Coupled non-negative matrix factorization (CNMF) unmixing is proposed for the fusion of low-spatial-resolution hyperspectral
and high-spatial-resolution multispectral data to produce fused data with high spatial and spectral resolutions. Both hyperspectral
and multispectral data are alternately unmixed into endmember and abundance matrices by the CNMF algorithm based on a linear
spectral mixture model. Sensor observation models that relate the two data are built into the initialization matrix of each
NMF unmixing procedure. This algorithm is physically straightforward and easy to implement owing to its simple update rules.
Simulations with various image datasets demonstrate that the CNMF algorithm can produce high-quality fused data both in terms
of spatial and spectral domains, which contributes to the accurate identification and classification of materials observed
at a high spatial resolution.
The data fusion of low spatial-resolution hyperspectral and high spatial-resolution multispectral images enables the production of
high spatial-resolution hyperspectral data with small spectral distortion. EO-1/Hyperion is the world’s first hyperspectral sensor.
It was launched in 2001 and has a similar orbit to Terra/ASTER. In this work, we apply hyperspectral and multispectral data fusion to
EO-1/Hyperion and Terra/ASTER datasets by the preprocessing of datasets and the onboard cross-calibration of sensor characteristics.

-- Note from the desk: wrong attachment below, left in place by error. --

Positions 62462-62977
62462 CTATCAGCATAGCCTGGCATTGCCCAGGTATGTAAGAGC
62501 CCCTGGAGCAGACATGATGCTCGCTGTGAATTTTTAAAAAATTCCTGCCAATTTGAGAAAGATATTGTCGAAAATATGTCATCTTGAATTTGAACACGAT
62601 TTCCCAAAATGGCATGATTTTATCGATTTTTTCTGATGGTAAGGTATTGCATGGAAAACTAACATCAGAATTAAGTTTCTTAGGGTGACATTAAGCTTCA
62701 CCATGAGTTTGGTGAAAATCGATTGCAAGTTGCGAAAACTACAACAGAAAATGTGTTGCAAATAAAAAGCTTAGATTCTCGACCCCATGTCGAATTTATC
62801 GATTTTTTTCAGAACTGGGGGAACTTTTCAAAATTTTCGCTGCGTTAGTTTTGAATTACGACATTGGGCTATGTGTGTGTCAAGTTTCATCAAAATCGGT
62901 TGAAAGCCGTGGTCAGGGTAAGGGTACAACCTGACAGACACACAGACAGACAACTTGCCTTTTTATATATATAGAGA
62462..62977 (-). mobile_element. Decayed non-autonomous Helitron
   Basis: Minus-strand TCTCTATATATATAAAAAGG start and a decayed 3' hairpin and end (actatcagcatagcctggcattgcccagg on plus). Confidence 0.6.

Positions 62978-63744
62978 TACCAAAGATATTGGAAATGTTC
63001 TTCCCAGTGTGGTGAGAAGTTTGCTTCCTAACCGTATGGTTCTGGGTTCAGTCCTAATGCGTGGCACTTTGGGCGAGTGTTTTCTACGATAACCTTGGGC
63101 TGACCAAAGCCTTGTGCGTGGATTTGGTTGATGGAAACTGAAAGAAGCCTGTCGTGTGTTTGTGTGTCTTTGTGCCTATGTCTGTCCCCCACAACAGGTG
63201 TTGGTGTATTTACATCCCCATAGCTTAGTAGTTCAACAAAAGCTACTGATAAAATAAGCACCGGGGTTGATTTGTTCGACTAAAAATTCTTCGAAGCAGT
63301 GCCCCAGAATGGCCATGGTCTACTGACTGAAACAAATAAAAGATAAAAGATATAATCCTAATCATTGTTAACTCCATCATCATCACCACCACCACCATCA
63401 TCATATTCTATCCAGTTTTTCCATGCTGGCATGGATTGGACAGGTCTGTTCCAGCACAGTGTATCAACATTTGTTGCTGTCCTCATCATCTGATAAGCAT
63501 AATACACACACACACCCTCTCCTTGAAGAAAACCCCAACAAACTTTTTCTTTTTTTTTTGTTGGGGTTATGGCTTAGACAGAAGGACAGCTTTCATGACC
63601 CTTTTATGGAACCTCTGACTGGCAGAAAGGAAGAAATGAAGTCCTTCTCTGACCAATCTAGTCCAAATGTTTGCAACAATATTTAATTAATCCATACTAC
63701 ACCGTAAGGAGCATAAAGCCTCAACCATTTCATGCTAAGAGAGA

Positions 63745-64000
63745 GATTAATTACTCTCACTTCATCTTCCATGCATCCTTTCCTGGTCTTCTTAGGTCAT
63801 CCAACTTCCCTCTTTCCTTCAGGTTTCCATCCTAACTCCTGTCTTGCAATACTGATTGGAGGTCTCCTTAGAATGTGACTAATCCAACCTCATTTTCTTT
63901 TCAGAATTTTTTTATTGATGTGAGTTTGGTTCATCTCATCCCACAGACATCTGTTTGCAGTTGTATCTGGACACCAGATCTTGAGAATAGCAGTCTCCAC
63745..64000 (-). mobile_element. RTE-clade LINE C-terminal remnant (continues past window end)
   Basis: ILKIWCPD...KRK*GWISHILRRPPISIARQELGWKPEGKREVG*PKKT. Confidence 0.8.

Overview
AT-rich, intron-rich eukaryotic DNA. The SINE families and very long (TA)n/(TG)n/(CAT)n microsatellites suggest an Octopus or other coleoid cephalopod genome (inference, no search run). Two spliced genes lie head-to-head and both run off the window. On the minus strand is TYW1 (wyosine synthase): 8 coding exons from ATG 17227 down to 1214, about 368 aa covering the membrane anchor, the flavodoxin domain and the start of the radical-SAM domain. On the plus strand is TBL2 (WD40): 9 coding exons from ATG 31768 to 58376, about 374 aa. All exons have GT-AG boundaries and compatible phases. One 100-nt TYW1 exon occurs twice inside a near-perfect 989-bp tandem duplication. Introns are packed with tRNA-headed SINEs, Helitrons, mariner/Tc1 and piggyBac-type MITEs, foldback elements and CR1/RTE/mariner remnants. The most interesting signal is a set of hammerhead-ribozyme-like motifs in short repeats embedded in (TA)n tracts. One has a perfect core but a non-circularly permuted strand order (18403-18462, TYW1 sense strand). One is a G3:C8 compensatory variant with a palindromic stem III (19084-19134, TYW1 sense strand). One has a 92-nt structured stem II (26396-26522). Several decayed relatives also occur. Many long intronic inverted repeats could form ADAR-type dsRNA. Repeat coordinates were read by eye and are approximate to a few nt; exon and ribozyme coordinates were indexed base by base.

The relationship of the spectral response function is determined by convex optimization by comparing hyperspectral and multispectral images
over the same spectral range. After accurate image registration,
the relationship of the point spread function is obtained by estimating a matrix that acts as Gaussian blur filter between two images.
Two pansharpening-based methods and one unmixing-based method are adopted for hyperspectral and multispectral data fusion and their properties are investigated.
Hyperspectral imaging sensors suffer from spectral and spatial misregistrations. These artifacts prevent the accurate
acquisition of spectra and thus reduce classification accuracy. The main objective of this work is to detect and correct
spectral and spatial misregistrations of hyperspectral images, commonly called as "smile" and "keystone", respectively.
The Hyperion visible near-infrared (VNIR) subsystem is used as an example. An image registration method based on phase
correlation demonstrates the precise detection of the spectral and spatial misregistrations. Cubic spline interpolation
using estimated properties makes it possible to modify the spectral signatures. The accuracy of the proposed postlaunch
estimation of the Hyperion characteristics is comparable to that of the prelaunch measurements, which enables the precise
onboard calibration of hyperspectral sensors.
Nonlinear spectral mixture models have recently received particular attention in hyperspectral image processing.
We present a novel optimization method of nonlinear unmixing based on a generalized bilinear model (GBM),
which considers the second-order scattering of photons in a spectral mixture model. Semi-nonnegative matrix factorization (Semi-NMF)
is used for the optimization to process a whole image in matrix form. When endmember spectra are given,
the optimization of abundance and interaction abundance fractions converges to a local optimum by alternating update rules with simple implementation.